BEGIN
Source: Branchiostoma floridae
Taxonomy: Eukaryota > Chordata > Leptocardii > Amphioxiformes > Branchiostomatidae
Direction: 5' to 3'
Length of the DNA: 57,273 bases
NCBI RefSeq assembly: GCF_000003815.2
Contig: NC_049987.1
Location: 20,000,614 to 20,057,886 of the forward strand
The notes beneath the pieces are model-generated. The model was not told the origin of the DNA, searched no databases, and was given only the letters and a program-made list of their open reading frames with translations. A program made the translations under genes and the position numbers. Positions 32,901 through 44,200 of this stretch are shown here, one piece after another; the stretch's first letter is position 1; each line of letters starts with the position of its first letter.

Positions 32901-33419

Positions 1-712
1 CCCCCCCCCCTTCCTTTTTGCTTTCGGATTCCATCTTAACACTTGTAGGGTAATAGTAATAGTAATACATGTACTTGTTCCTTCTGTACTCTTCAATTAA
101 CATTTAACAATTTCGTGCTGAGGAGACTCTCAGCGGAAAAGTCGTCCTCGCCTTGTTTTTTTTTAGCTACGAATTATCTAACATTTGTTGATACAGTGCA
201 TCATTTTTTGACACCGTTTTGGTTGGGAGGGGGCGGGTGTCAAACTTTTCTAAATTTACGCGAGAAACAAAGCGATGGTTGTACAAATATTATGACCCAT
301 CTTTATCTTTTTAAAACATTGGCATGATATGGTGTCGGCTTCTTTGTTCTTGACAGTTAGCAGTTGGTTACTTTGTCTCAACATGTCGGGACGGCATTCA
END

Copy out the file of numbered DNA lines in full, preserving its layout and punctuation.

Source: Branchiostoma floridae
Taxonomy: Eukaryota > Chordata > Leptocardii > Amphioxiformes > Branchiostomatidae
Direction: 5' to 3'
Length of the DNA: 57,273 bases
NCBI RefSeq assembly: GCF_000003815.2
Contig: NC_049987.1
Location: 20,000,614 to 20,057,886 of the forward strand
The notes beneath the pieces are model-generated. The model was not told the origin of the DNA, searched no databases, and was given only the letters and a program-made list of their open reading frames with translations. A program made the translations under genes and the position numbers. Positions 32,901 through 44,200 of this stretch are shown here, one piece after another; the stretch's first letter is position 1; each line of letters starts with the position of its first letter.

Positions 32901-33419

Positions 1-712
1 CCCCCCCCCCTTCCTTTTTGCTTTCGGATTCCATCTTAACACTTGTAGGGTAATAGTAATAGTAATACATGTACTTGTTCCTTCTGTACTCTTCAATTAA
101 CATTTAACAATTTCGTGCTGAGGAGACTCTCAGCGGAAAAGTCGTCCTCGCCTTGTTTTTTTTTAGCTACGAATTATCTAACATTTGTTGATACAGTGCA
201 TCATTTTTTGACACCGTTTTGGTTGGGAGGGGGCGGGTGTCAAACTTTTCTAAATTTACGCGAGAAACAAAGCGATGGTTGTACAAATATTATGACCCAT
301 CTTTATCTTTTTAAAACATTGGCATGATATGGTGTCGGCTTCTTTGTTCTTGACAGTTAGCAGTTGGTTACTTTGTCTCAACATGTCGGGACGGCATTCA